In the first half of 2020, hospital leaders, physicians and other healthcare experts urgently mobilized their resources to meet the crisis of COVID-19. An even graver threat may lie just a few months away, however, if this year’s seasonal flu coincides with another wave of the pandemic. Hospitals across the nation have been brought to the breaking point by COVID-19 but adding hundreds of thousands of ED visits and hospitalizations for the flu will exponentially rachet up the stresses already challenging our healthcare system.
As a society, we have become inured to the toll taken each year by the flu. Even with the mandatory vaccination of healthcare workers and the proliferation of flu shots given to U.S. citizens, we still see around 50 million cases of the flu each year, resulting in about 500,000 hospitalizations and 45,000 deaths. The death toll for COVID-19, of course, has been much higher: as of July 1, there have been 2.6 million cases in the U.S., with 127,762 confirmed and probable deaths.
We must recognize, however, that no doctor can clinically distinguish COVID-19 from influenza. They look the same, they act the same, and until the titers come back, every case of the flu has to be managed as if it were COVID-19. Much of this management must also be done in a healthcare environment suffering from a nationwide shortage of over 200,000 licensed nurses. As such, the critical question we all must address – without delay – is this: how can we prepare for a collision of seasonal influenza and COVID-19?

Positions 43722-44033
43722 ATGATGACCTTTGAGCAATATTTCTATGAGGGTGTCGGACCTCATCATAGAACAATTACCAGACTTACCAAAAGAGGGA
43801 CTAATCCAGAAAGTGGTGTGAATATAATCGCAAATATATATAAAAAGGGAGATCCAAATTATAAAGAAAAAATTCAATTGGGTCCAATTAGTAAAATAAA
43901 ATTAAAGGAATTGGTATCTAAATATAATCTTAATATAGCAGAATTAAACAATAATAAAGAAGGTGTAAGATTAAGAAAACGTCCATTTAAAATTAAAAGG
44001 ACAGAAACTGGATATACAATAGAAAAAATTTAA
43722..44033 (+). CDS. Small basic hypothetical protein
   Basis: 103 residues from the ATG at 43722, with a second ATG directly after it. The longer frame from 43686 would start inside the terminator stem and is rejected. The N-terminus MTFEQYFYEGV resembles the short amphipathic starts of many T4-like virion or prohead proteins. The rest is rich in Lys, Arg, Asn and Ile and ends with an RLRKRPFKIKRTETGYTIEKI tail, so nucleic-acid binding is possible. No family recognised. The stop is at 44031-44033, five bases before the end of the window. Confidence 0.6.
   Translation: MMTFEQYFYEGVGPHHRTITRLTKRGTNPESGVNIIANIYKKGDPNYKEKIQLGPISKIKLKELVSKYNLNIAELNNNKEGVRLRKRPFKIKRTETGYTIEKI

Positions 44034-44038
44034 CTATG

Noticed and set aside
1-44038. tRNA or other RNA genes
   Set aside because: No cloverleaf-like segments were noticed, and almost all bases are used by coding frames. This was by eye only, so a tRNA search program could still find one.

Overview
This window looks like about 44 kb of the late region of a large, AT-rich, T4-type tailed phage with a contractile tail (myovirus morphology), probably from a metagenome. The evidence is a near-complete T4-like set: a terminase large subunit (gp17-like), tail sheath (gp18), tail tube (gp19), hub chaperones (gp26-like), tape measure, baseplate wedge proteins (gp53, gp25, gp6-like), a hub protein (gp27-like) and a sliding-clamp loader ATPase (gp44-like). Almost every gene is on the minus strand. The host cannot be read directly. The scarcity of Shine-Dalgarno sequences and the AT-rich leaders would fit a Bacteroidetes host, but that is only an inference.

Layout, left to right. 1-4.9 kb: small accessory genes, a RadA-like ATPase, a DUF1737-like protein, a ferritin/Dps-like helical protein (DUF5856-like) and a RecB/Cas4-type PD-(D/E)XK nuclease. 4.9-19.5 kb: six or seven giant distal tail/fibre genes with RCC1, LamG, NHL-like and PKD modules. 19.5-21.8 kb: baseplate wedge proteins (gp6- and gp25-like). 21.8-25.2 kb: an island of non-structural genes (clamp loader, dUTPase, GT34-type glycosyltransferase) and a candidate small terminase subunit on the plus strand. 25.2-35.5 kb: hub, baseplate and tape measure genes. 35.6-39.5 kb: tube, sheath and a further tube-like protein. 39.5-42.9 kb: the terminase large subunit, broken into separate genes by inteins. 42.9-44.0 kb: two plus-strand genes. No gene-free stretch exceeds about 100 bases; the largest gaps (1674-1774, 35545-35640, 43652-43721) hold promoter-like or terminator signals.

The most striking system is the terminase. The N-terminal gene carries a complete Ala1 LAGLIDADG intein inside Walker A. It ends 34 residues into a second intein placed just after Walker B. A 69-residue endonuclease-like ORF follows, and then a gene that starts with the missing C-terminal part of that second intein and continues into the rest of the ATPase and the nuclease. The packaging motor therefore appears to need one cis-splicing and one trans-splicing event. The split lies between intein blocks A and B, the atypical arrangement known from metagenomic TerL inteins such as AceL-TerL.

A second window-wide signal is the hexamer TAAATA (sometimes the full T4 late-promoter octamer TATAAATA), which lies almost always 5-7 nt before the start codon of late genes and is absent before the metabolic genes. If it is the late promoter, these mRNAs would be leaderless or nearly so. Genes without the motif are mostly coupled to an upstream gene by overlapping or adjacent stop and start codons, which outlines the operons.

At the systems level, the lack of clinical clarity between the flu and COVID-19 leads to a number of profoundly challenging questions. How will we provide screening so that effective care can be given to appropriate patients? How will we monitor outcomes and trace contacts of positive screens? Above all, how can we ensure that organizations like universities, healthcare facilities and businesses can continue to function through this fall season, and beyond?
Consider the long-term impact that COVID-19 could have on healthcare education. Students need onsite clinical experiences to complete their training, but many hospitals aren’t willing to risk exposing their patients to students, and vice versa. Without clinical rotations, students never get hands-on experience. One of three outcomes will result: the student can’t graduate; the student can’t get a license; or the student will be less prepared than they should be to enter the workforce. Any of these outcomes places a heavy burden on our already overburdened healthcare system, stopping a new class of professionals from supporting their peers.
Unless and until we develop an effective vaccine, organizations will need to address these issues at scale by escalating their ability to screen, trace, monitor and report the incidence of infections. These capabilities should include:
- Consistent collection of temperature readings
- Declaration of travel and symptoms
- Contact tracing after possible exposure to infected individuals
- Ongoing monitoring for high-risk indicators and trends
- Secure documentation, with the ability to review and audit all collected information
Rigorous health monitoring and contact tracing are likely to remain the best solutions we have for managing the convergence of seasonal flu and COVID-19. But these processes bring considerable logistical, technical and administrative challenges. To avoid a potentially disastrous scenario this fall, organizations need to determine – now – how they will address these challenges.
Dr. Douglas Grant, AB, LLB, MD, CCFP, ICD.D, is the Registrar and CEO of the College of Physicians and Surgeons of Nova Scotia, a leading medical regulator, and part of the Infectious Disease Council (IDC), a multi-faceted coalition of North American experts who have joined together to protect and prepare both individuals and organizations from the threat of emerging infectious disease.